“If this situation weren’t so serious with the education of thousands of students hanging in the balance, this would be a great joke,” said Erich Myers, a Chavez High School mathematics teacher and president of the 1800-member Stockton Teachers Association. “The district’s lawyers are saying they had to violate the law by tripling strike-breakers’ salaries because teachers were organizing for a strike. We expect to hear next that it’s okay for district officials to speed because they had to hurry to the office because teachers are planning to strike….and if they get any tickets, it’s the teachers’ fault.”

“We have been dealing with this kind of cavalier indifference to our students, teachers, and the law for more than a year,” Myers said.  “We’ve been telling the district for nearly a year and a half that Stockton is losing highly qualified and experienced teachers because salaries here are so low. The loss of these teachers is harming our students. This late in the school year, the district still has some 30 classrooms temporarily staffed by a carousel of day-to-day substitutes.”

“It is time for this school board to wrest back control of this district from these bureaucrats and their poor legal and fiscal advice. It’s time for the school board to direct them to ditch the excuses and reach a settlement with teachers,” Myers said.

Ironically, at the time district attorneys were making this filing, the district’s chief negotiator, Craig Wells, and its attorney, Marie Nakamura, were presenting a workshop to officials from other districts at a meeting of the Association of California School Administrators in Sacramento.  Like Roman Emperor Nero who fiddled while Rome burned, the two Stockton officials were hosting a workshop entitled, “When Negotiations Get Tough, The Team Starts Singing.”

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Lammersville Unified to celebrate perfect CAASPP scores

The Lammersville Unified School District announced Friday that 60 students achieved perfect scores on last spring’s California Assessment of Student Performance and Progress (CAASPP) assessment.

The number also includes seven students who achieved perfect scores in math and English/language arts, the district said.

Lammersville Unified trustees will honor all 60 students at a board meeting on Wednesday, Oct. 19.

The CAASPP tests consisted of two parts: an adaptive test done on the computer that provided students different follow-up questions based on how they answered, and why they decided on that answer.

Second was a performance task that challenged students to solve real-world problems and were essentially open-ended. The two parts, said the California Department of Education, measure depth of understanding, writing, research and problem-solving skills.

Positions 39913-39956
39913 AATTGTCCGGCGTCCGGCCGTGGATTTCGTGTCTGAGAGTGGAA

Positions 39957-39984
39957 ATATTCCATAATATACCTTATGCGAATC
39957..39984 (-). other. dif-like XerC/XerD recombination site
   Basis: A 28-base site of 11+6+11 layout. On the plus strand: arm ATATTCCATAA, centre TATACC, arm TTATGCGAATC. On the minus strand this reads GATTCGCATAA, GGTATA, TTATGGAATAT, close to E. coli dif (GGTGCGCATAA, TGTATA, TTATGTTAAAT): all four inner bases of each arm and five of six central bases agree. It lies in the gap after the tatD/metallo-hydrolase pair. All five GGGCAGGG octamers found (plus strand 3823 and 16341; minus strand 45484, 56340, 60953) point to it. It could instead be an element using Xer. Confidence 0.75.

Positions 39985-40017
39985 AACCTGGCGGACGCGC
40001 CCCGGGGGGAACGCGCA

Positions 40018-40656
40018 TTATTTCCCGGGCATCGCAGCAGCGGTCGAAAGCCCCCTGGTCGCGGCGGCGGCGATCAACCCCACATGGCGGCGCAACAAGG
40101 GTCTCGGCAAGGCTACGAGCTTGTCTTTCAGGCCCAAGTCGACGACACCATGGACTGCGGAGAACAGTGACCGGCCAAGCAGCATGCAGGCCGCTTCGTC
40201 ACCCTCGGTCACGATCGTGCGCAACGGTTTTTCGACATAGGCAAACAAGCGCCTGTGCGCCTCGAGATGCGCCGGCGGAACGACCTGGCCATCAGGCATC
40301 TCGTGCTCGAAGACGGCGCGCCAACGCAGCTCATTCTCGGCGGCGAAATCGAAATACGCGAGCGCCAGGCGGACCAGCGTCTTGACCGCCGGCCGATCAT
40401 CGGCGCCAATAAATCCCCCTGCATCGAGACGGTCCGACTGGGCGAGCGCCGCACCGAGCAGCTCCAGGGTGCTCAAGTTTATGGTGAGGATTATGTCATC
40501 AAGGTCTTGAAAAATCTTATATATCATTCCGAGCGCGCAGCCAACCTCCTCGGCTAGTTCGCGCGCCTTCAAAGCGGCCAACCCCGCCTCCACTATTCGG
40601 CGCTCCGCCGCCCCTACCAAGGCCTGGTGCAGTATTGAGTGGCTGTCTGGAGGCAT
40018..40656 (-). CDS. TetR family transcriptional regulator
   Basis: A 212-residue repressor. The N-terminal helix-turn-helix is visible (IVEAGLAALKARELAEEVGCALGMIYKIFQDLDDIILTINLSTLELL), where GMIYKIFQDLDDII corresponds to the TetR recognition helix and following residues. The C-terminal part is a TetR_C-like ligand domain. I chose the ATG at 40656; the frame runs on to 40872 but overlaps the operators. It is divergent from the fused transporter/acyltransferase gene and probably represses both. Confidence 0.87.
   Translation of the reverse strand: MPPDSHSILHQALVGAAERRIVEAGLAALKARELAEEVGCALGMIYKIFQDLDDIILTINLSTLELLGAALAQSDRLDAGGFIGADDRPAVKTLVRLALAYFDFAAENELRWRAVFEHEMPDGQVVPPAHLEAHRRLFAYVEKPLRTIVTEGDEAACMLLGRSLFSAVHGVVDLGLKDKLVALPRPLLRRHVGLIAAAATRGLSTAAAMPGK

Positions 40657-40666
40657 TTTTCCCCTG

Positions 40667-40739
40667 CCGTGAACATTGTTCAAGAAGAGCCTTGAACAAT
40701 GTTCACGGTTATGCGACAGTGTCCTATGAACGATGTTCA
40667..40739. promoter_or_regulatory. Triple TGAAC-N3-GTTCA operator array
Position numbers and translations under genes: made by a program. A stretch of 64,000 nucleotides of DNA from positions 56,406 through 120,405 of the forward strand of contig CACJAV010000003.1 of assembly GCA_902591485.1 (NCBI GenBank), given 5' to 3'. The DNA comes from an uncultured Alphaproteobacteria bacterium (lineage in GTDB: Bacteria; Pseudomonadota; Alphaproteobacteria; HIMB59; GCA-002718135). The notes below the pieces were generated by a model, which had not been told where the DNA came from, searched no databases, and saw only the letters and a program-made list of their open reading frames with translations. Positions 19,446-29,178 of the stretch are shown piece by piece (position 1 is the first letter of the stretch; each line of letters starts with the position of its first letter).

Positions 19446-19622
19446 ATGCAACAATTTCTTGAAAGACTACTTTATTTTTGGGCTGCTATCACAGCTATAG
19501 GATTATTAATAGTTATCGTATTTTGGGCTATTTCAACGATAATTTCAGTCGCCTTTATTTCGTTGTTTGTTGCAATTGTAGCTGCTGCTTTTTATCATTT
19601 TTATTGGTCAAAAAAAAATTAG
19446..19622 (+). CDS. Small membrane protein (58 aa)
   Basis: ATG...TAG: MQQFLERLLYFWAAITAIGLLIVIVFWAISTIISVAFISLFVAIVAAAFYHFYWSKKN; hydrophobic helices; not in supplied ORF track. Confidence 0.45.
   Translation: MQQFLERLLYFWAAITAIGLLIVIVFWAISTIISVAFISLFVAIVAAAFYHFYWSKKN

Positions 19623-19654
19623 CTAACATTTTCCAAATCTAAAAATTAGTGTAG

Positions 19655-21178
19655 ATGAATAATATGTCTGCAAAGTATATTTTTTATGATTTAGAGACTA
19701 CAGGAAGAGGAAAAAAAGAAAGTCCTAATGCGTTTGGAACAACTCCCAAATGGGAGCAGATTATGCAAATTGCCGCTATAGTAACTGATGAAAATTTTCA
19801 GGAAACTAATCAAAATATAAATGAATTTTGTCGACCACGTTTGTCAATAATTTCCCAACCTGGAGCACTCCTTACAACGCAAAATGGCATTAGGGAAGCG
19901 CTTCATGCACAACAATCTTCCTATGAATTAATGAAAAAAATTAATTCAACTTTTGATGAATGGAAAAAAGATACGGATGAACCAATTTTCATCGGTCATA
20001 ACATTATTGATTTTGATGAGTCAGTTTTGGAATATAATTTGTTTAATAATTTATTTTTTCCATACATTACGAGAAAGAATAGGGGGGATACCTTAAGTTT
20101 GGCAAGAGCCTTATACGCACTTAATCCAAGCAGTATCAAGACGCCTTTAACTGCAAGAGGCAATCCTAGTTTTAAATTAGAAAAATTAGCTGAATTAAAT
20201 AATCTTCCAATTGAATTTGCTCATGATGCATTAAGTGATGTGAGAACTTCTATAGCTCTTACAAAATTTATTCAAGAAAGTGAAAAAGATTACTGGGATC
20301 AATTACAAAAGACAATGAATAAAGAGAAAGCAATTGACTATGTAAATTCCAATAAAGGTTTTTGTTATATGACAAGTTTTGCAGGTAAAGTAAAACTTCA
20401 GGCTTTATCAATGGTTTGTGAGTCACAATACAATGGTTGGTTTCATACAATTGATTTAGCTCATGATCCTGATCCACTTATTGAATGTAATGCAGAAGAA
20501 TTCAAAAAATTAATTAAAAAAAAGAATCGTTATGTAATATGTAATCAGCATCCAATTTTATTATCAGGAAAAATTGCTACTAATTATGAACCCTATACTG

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STA President Erich Myers sets his own record straight

Stockton Teachers Association president Erich Myers took to Facebook last night to provide an update to contract talks between the teachers union and the Stockton Unified School District.

In the comments section, Myers related the district’s request of having someone from the California Teachers Association at the table to having “the Mets telling the Giants we want (Johnny) Cueto to pitch not (Madison) Bumgarner or the Nationals to tell the Dodgers we want Rich Hill to pitch, not (Clayton) Kershaw. How disrespectful that our district is now trying to pick our bargaining team and call me a liar that I don’t want to meet.”

Further talks between the district and union have not been positive. With classes on fall break next week, it’s sill unknown when teachers will go on strike, unless a contract can be made before then.

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Stockton educators help guide policy in STEM education

Three San Joaquin County educators will represent Stockton at the Enhancing Teachers’ Voices in Policy Making for K-12 Engineering Education in Washington, D.C. this weekend.

Those representing are Lori Green, principal of John McCandless STEM Charter School (Lincoln Unified), Justine Sares, a fifth-grade teacher at McCandless STEM Charter and Katie Burns, coordinator at Teachers College of San Joaquin.

Green, Sares, and Burns are among 75 individual and team applicants that were chosen nationwide, according to a press release by the Teachers College. Attendees selected to participate in the two-day convocation include K-12 educators, administrators, and other stakeholders in STEM (science, technology, engineering, and math) education.

The National Academies Teacher Advisory Council and the National Academies of Engineering have support from 100Kin10 to initiate a national dialogue on how K-12 STEM educators can be more engaged at the policy and decision-making level to improve and expand the reach and quality of K-12 engineering education. The 100Kin10 project is a network of academic institutions, nonprofits, foundations, companies, and government agencies with a goal of bringing 100,000 more STEM teachers into U.S. classrooms by 2021.

Burns and Sares both earned their Master of Education degrees with a STEM concentration from the teachers college and all three teach in the college’s STEM Master’s program.

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California receives grants to help low-income students take Advanced Placement tests

The U.S. Department of Education announced it awarded California $11,043,703 in Advanced Placement grants as part of its efforts to boost college- and career-readiness for under-served students.